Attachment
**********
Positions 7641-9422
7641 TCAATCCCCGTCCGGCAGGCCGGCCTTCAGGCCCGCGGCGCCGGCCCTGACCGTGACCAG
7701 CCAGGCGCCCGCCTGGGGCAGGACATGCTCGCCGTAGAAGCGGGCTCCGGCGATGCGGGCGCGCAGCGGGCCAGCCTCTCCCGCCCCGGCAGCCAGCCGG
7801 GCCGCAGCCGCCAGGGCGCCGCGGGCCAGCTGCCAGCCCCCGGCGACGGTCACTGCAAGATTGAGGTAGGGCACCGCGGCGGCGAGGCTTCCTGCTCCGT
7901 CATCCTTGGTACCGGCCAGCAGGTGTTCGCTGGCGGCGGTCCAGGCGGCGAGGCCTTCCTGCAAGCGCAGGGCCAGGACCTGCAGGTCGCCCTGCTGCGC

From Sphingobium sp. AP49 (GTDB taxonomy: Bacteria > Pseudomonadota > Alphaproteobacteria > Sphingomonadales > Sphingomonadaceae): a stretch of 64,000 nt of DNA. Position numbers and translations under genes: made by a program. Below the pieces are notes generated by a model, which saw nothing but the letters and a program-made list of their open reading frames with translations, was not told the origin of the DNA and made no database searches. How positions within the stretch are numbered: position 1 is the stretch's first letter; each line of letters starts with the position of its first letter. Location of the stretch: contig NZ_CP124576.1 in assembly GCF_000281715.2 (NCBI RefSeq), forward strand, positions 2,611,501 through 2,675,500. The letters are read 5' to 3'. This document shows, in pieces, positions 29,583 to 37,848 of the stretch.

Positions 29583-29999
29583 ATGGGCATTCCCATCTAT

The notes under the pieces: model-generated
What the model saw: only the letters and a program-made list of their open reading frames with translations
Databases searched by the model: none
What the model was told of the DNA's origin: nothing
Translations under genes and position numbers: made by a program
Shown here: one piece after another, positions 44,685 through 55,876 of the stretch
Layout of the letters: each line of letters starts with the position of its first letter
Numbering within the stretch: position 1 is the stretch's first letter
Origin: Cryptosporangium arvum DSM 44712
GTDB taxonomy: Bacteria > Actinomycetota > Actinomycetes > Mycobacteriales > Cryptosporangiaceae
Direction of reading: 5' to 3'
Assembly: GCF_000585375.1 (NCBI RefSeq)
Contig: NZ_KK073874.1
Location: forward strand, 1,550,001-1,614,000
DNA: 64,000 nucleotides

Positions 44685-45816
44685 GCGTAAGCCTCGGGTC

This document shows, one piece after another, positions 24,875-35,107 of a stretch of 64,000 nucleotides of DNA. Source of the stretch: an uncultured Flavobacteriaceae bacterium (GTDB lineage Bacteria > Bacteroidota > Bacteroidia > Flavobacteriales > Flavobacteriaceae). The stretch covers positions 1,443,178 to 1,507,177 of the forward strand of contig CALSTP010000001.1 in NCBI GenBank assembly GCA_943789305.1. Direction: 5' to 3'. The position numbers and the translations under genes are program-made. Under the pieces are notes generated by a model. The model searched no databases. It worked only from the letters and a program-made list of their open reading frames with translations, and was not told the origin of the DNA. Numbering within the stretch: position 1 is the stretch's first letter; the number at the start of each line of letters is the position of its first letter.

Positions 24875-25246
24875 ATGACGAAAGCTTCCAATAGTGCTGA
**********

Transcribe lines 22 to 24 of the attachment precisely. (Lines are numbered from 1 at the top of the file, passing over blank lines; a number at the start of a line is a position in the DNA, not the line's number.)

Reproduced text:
Location: forward strand, 1,550,001-1,614,000
DNA: 64,000 nucleotides

Positions 44685-45816